Low mortgage rates have brought more than a refinance boom, it has brought a surge in mortgage fraud. FBI statistics show that it is one of the fastest growing white collar crimes in the United States. The number of suspicious activity reports from financial institutions tripled from 17,127 in 2004 to 62,494 in the first three quarters of 2008, equating to billions of dollars of fraud.

House Representative Kendrick Meek (D-FL) has reintroduced a bill to establish a nationwide mortgage fraud task force to fight the alarming trend. His sponsored legislation, the Nationwide Mortgage Fraud Task Force (MFTF) Act of 2009 would establish a Nationwide MFTF in the Department of Justice.

According to trends from 2006-2008, reported by the Mortgage Asset Research Institute (MARI), fraud trends are tracking the housing markets hit the hardest by home equity declines. Florida, California, and Illinois top the list of mortgage fraud reporting consistently through the mortgage implosion.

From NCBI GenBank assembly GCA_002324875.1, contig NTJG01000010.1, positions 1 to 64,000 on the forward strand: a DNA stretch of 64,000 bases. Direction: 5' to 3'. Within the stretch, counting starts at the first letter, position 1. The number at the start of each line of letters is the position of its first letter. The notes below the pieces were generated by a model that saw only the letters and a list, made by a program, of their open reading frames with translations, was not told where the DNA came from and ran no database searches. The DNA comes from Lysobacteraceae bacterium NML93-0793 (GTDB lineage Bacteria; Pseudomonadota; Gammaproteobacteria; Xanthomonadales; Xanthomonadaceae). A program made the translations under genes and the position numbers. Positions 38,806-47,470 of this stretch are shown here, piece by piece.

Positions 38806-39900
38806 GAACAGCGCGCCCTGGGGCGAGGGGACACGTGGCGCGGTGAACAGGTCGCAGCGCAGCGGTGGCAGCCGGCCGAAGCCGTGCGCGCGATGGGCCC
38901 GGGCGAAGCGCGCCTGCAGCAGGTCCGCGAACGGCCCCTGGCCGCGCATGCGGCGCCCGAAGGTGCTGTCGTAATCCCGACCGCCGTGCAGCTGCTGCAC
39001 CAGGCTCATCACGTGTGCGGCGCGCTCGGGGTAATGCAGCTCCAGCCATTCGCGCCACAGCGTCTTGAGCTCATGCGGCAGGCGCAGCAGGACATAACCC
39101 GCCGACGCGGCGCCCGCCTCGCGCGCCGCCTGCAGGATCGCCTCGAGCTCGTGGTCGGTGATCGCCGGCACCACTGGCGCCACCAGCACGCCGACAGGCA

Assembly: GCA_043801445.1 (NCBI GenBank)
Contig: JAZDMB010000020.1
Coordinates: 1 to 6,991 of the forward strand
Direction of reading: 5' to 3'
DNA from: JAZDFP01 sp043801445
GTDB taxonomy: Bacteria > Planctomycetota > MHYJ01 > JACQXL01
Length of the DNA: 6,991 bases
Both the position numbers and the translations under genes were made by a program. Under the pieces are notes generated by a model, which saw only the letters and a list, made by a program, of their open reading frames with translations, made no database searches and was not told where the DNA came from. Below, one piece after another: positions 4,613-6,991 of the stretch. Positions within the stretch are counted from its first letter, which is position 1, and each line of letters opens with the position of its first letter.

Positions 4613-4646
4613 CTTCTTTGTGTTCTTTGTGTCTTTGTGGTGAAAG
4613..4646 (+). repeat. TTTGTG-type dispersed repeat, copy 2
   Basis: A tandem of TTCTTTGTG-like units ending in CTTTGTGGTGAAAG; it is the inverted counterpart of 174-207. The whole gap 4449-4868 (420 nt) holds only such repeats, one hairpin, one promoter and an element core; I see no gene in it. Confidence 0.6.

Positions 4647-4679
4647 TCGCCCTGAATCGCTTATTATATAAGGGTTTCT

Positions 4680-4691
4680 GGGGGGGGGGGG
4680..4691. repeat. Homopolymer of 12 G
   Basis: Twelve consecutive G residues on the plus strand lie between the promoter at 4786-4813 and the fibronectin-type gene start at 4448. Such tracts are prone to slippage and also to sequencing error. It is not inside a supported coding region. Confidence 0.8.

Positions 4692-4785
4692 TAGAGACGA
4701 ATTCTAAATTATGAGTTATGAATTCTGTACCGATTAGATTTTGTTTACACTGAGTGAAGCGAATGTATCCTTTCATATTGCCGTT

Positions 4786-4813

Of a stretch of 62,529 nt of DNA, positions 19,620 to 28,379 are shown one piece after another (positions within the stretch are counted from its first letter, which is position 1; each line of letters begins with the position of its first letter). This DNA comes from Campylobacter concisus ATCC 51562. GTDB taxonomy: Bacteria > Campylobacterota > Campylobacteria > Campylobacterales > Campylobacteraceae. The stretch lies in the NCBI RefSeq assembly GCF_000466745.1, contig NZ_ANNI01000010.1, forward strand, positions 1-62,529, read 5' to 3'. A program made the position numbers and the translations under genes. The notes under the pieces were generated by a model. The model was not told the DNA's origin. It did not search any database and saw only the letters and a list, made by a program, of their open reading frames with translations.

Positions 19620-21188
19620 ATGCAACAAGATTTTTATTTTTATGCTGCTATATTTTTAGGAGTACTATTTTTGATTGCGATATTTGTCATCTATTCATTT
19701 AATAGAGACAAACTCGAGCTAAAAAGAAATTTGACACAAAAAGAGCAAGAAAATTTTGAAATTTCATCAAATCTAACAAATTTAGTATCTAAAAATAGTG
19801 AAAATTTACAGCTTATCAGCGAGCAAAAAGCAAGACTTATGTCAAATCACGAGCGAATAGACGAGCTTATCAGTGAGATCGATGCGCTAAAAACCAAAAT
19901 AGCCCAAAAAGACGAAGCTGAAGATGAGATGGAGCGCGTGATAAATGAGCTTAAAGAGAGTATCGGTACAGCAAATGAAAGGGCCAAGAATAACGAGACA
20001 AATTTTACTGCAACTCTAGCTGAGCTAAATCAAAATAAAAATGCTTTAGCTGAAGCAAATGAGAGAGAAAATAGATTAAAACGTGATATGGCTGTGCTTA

This correlation seems self evident considering the nature of the mortgage fraud being reported. MARI research analyst reports, "It is not surprising now with tighter industry credit standard, that the largest percentage increases from quarter to quarter involve the financial profiles of borrowers." Reflected in the numbers, 65 percent of reported mortgage fraud is categorized as general application misrepresentation while another over 30 percent attributed to income misrepresentation on the application.

Despite the significance of the amount of mortgage fraud and consistent rising trend the MFTF legislation may still face political resistance. Meek introduced similar legislation in the closing days of the last Congress. This legislation passed the House by a healthy margin of 350 to 23, but was blocked by Republicans in the Senate.

However, with the dramatic change in the partisan landscape of Congress, another quarter of alarming data, and toxic mortgage assets still stalling the market this legislation seems to be on much stronger footing.

Published on May 7, 2007